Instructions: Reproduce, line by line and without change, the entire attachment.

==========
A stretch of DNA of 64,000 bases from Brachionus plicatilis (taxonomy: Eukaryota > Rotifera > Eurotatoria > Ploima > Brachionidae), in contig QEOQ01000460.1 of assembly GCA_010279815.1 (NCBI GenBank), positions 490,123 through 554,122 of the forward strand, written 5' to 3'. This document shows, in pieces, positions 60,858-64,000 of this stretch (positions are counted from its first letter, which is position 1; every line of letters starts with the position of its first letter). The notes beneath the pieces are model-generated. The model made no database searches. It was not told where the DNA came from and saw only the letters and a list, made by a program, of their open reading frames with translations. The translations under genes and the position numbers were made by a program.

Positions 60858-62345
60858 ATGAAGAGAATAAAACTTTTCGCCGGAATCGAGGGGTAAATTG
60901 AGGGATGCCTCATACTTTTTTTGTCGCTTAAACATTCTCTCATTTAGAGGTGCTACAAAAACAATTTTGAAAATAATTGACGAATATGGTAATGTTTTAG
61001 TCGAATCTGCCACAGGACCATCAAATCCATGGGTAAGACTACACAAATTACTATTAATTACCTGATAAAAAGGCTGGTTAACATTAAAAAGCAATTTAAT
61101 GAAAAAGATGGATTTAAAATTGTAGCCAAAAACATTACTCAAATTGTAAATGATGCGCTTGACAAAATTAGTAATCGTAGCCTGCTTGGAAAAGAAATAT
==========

A stretch of DNA of 64,000 bases from Brachionus plicatilis (taxonomy: Eukaryota > Rotifera > Eurotatoria > Ploima > Brachionidae), in contig QEOQ01000460.1 of assembly GCA_010279815.1 (NCBI GenBank), positions 490,123 through 554,122 of the forward strand, written 5' to 3'. This document shows, in pieces, positions 60,858-64,000 of this stretch (positions are counted from its first letter, which is position 1; every line of letters starts with the position of its first letter). The notes beneath the pieces are model-generated. The model made no database searches. It was not told where the DNA came from and saw only the letters and a list, made by a program, of their open reading frames with translations. The translations under genes and the position numbers were made by a program.

Positions 60858-62345
60858 ATGAAGAGAATAAAACTTTTCGCCGGAATCGAGGGGTAAATTG
60901 AGGGATGCCTCATACTTTTTTTGTCGCTTAAACATTCTCTCATTTAGAGGTGCTACAAAAACAATTTTGAAAATAATTGACGAATATGGTAATGTTTTAG
61001 TCGAATCTGCCACAGGACCATCAAATCCATGGGTAAGACTACACAAATTACTATTAATTACCTGATAAAAAGGCTGGTTAACATTAAAAAGCAATTTAAT
61101 GAAAAAGATGGATTTAAAATTGTAGCCAAAAACATTACTCAAATTGTAAATGATGCGCTTGACAAAATTAGTAATCGTAGCCTGCTTGGAAAAGAAATAT